Tagged / peer review

Call for Members – NERC Peer Review College

NERC invites nominations for membership and affiliate membership of the NERC Peer Review College by 27 January 2012. Those selected will make an important contribution to determining the research that NERC funds and have a pivotal role in maintaining its quality. The Council is looking for College members with a high level of expertise and experience, who are prepared to devote sufficient time and take responsibility for contributing to these key decisions.  They are asking you who you think should be representing the environmental sciences community and peer reviewing applications to the NERC by nominating yourself or a colleague for membership.  Further information and guidance on how to apply can be found on the NERC website at http://www.nerc.ac.uk/funding/assessment/peerreview/members-call.asp or by contacting the College team (college@nerc.ac.uk).

AHRC still seeking nominations for peer reviewers – excellent opportunity!

The AHRC are still seeking nominations for new members to be appointed to its Peer Review College (PRC) who would be able to assess proposals submitted under AHRC’s research themes. In parallel they wish to increase the capacity of the College in specific research areas.

Peer review lies at the heart of the AHRC’s operations, and they remain fully committed to the principle of peer review for the assessment of proposals to their schemes and programmes. PRC members provide expert quality reviews of proposals within their areas of expertise, which inform the AHRC’s decision making processes. As well as making an important contribution to the AHRC’s peer review processes, the experience gained by membership of the College also provides benefits to individuals, departments and higher education institutions.

BU is actively encouraging all research-active staff in relevant areas to consider putting themselves forward as peer reviewers. Being part of a peer review college for a prestigious funding body such as the AHRC has a number of significant benefits, such as:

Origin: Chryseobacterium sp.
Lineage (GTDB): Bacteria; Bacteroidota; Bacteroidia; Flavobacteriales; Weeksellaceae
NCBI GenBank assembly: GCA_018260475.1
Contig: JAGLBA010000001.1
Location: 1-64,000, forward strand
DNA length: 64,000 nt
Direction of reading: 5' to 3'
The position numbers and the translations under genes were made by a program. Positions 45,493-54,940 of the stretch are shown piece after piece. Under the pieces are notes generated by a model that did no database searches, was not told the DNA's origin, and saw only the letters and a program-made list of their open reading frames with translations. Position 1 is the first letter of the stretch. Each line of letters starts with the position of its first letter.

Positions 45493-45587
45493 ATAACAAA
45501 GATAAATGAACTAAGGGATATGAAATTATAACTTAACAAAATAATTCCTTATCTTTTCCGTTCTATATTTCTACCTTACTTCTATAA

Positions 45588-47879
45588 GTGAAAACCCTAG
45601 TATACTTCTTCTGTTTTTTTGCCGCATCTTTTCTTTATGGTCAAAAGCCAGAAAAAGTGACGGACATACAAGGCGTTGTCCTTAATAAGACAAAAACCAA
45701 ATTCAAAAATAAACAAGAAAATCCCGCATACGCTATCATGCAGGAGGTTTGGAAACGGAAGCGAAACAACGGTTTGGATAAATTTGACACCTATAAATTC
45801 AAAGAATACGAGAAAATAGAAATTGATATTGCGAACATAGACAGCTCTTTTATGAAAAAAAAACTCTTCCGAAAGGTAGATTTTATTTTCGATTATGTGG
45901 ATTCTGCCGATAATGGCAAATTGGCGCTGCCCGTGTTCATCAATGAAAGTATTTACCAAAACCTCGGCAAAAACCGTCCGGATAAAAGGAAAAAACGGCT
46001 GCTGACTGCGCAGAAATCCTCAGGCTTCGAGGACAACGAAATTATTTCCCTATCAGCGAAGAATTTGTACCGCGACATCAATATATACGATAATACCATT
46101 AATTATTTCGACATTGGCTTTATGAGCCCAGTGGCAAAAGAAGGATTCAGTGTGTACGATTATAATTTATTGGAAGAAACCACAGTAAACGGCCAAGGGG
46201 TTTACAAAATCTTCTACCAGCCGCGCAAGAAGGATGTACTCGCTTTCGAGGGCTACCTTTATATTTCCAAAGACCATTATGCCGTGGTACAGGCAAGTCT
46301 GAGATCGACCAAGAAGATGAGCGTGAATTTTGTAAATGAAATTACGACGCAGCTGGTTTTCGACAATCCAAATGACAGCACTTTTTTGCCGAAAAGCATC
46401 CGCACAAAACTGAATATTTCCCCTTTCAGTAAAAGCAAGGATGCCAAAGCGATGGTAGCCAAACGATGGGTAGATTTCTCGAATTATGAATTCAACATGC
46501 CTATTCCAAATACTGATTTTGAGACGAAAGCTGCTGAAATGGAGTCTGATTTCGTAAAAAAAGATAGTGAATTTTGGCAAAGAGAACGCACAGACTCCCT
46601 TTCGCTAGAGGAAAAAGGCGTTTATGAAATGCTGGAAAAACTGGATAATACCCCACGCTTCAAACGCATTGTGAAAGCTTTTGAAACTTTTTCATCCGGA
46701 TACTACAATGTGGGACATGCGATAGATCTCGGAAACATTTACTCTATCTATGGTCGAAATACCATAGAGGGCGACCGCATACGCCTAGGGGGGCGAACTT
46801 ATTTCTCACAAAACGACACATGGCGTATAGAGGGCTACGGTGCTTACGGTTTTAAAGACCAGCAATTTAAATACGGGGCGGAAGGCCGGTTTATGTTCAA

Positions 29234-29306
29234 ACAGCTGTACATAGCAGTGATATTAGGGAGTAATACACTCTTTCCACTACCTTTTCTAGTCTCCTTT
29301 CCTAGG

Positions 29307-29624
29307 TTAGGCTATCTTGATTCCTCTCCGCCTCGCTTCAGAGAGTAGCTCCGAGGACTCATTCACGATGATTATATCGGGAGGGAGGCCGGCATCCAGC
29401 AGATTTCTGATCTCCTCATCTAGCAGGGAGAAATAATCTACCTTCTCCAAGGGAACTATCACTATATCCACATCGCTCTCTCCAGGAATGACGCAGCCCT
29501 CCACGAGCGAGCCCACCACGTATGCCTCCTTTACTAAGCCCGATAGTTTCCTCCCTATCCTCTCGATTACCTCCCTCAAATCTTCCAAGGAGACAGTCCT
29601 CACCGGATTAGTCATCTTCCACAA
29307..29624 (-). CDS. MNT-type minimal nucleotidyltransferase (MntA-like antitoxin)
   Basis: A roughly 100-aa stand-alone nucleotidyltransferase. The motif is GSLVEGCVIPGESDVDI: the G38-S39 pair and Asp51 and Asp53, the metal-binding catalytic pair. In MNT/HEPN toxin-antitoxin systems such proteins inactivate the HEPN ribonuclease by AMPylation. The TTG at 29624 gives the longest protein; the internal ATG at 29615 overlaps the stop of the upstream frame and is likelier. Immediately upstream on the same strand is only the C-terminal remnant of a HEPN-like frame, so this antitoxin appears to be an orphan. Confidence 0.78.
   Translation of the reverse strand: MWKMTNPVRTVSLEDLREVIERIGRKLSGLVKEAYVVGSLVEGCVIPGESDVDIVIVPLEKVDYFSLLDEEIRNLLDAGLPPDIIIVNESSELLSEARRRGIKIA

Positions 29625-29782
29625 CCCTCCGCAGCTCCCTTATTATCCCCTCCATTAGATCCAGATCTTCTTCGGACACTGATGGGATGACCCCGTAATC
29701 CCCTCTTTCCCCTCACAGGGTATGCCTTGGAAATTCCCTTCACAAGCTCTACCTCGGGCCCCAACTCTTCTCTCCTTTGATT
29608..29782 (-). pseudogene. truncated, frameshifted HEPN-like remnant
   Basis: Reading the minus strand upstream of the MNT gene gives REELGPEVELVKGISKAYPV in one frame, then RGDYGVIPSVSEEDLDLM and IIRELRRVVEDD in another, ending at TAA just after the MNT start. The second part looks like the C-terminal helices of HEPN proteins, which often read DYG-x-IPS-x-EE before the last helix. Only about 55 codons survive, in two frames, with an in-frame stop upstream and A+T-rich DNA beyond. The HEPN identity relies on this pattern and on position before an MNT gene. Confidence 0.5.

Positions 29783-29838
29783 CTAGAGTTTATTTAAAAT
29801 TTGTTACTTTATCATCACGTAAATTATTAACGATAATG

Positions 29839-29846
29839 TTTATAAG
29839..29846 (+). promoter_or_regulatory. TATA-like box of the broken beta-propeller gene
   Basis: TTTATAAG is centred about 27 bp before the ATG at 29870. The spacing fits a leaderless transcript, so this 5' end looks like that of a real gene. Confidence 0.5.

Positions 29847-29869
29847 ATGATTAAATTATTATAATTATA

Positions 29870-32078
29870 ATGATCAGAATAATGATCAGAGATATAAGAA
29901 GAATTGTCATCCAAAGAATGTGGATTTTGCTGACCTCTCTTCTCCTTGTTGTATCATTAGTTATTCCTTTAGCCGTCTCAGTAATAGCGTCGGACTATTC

• it will help to raise your profile
  • it is a useful way of getting an insight into how the funder works
  • it will help you to keep abreast of what work is currently being done in your discipline, thus ensuring your teaching and research are cutting edge
  • you will gain an understanding of what it takes for an application to get funded
  • you will be in a stronger position to mentor and help your colleagues with regard to internal peer review and bid writing

BU’s Dr Richard Shipway is a peer reviewer for the ESRC and recently wrote an excellent blog post on the benefits of being a peer reviewer. You can read Richard’s post here.

Further details of the call for nominations are available on the AHRC website, available here.

Applications are sought from academics at all stages of their career and, if chosen, you will serve a four year term. Candidates must be nominated by a senior academic within the University. If you want to be nominated then send your CV to me by Friday 9 December and I will liaise with Matthew Bennett,  who will put forward nominations on behalf of BU.

How to kill your funding application